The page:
When the coronavirus pandemic hit in March, much-loved community meals stopped being held in this small community, along with public gatherings.
Community members worried about some of their neighbors, particularly elders, who often depended upon these community meals.
And so, a group of volunteers decided to cook soup every Sunday for those in need. The program, now in its seventh week, has been a huge success.
“We call it Soup for the Soul,” said Kat McElroy, one of the volunteers. “We do drive-by souping.”
Anyone wishing a home cooked meal can either pick up the food themselves or await in-person delivery by other volunteers. So far, volunteers are feeding an average of 60 people every week.
The Nenana Native Council donates use of the kitchen in the tribal hall and every week, most of the food has been donated.
Someone makes soup. There is usually bread and a dessert as well.
“People have been making desserts, cookies, cupcakes,” McElroy said. “We’ve got meals scheduled for the next six weeks.”
“It started out primarily for elders,” she added. “But now we’re feeding families. Some single people, young people, old people, everyone is welcome. There’s no criteria.”
Volunteers follow strict safety protocol, she said. They wear masks and gloves and maintain social distancing.
As news of the program has spread, more and more people are volunteering.
“Some guy showed up at my house with a haunch of moose,” McElroy said. “He said, here, donate this to the soup program.”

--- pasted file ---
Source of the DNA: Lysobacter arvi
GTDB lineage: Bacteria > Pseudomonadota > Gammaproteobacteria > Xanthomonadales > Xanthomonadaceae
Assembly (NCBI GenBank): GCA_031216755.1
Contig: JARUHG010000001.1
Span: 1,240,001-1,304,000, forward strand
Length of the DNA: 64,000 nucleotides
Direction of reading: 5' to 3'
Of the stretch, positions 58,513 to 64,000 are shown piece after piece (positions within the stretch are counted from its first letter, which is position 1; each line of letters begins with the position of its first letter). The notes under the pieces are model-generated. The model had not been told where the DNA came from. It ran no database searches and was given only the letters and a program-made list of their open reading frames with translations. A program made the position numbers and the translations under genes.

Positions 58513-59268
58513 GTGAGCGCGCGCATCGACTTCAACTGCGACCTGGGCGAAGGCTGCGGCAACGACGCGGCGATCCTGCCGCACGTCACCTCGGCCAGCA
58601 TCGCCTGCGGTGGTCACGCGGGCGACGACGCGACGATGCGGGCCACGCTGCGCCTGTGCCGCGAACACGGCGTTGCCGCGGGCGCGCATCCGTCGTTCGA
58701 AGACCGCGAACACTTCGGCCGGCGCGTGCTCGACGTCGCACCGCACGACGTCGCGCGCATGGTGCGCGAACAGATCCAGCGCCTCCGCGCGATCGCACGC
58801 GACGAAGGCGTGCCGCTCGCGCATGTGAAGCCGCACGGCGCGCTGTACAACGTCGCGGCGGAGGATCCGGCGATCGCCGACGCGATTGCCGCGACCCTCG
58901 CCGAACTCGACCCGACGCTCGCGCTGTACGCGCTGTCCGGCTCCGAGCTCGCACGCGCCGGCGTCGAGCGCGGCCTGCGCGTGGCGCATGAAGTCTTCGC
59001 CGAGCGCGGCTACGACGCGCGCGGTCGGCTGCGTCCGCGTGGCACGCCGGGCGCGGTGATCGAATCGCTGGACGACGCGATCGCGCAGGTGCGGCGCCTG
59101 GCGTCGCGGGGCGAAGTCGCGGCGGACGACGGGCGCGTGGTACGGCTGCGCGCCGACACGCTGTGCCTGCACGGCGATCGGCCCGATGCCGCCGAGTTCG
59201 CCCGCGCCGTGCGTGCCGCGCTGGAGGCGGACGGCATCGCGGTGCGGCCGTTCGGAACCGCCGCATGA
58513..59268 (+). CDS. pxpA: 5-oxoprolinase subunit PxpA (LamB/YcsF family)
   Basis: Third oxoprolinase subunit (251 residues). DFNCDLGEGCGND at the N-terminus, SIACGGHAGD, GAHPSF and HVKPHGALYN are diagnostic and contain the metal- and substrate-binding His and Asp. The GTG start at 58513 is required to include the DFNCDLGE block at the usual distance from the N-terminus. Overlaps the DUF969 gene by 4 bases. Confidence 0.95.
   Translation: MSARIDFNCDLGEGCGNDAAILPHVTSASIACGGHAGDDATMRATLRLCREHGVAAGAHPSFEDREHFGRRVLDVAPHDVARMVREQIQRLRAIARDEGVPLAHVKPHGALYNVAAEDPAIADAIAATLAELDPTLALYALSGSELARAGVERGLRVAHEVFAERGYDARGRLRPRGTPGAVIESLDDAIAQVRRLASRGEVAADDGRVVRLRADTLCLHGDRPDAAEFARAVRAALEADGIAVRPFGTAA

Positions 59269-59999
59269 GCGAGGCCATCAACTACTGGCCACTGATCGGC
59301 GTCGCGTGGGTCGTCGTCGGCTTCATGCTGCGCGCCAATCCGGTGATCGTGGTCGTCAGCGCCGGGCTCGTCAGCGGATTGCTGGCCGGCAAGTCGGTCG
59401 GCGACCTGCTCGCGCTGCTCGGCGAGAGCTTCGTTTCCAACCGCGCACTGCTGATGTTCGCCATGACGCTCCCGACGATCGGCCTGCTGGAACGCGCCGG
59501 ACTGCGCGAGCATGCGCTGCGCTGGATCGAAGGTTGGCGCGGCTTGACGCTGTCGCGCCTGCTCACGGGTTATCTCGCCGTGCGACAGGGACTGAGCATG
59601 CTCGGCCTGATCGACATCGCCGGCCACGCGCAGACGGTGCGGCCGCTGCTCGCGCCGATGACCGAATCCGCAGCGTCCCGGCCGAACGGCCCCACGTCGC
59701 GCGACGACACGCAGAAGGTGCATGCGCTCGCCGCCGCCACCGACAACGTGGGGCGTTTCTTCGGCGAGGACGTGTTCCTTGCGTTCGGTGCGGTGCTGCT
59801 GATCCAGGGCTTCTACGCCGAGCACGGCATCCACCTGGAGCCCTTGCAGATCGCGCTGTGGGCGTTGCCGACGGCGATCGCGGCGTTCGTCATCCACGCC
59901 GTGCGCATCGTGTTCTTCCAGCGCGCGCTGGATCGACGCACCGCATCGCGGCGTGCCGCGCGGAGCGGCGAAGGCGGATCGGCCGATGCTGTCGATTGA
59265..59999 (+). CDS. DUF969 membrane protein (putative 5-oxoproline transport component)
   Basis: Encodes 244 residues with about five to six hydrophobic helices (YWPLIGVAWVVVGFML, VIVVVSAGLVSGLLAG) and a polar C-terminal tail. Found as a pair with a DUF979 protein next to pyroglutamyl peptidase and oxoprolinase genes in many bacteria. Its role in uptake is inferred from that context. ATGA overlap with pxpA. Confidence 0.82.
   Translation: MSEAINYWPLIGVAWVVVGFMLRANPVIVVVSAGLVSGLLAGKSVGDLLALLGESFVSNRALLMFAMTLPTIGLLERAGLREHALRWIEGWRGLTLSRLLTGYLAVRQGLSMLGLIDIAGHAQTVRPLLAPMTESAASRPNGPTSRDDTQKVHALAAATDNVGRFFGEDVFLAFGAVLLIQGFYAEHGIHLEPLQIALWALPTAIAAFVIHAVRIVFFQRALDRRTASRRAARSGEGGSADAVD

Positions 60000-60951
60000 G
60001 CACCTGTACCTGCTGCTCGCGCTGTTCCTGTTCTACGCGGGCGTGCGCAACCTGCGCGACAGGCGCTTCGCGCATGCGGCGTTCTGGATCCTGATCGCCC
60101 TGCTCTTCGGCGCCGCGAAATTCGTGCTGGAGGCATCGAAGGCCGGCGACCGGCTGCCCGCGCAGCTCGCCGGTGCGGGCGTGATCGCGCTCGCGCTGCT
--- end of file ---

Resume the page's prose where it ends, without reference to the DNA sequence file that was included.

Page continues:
McElroy processed that moose meat into stew and put it in 10 pound packages in the freezer.
“Now we can have moose stew once a month through January,” she added.
The latest Sunday menu included chicken and rice soup.
“The chickens grew in my back yard and the celery hearts and onions came out of my garden,” McElroy said.
Other volunteers brought in homemade cookies and homemade banana bread. There was also sourdough bread with homemade pesto.
“All delivered to your door, for free,” McElroy said.
Delivering is really fun, and a chance to say hello to neighbors, according to volunteer Marilyn Duggar.
People are very generous, she said.
“Karen Harvey makes 60 little muffins, usually accompanied with homemade jam or honey in a little cup. Kathy Johnson makes cookies every Sunday to put into the bags.”
Someone who bagged their first moose donated a portion of it to the program, according to volunteer Kat Reeves.
People who are donating are not rich, Duggar said.
“These are people that just have and can give,” she said. “That’s the coolest part.”
And cooking the food has become a welcome social opportunity as well, with all safety measures in place.
“You can finally sit down and visit with people in a big room, where it is safe,” Duggar said.
“We love cooking for each other. We love seeing each other,” McElory said. “Stuff like that sews a community together. To sit down, talk together, eat together.”
It helps contribute to Nenana’s strong sense of community, she said.
“Today, we probably had eight people wander in and sit and eat with us — all 6 feet apart,” she added.
Mayor Josh Verhagan and his family volunteered the past couple weeks.
“I think Josh Verhagan said it really good,” said Marilyn Duggar. “Service changes people.”
Reach columnist/community editor Kris Capps at firstname.lastname@example.org. Follow her on Twitter @FDNMKris.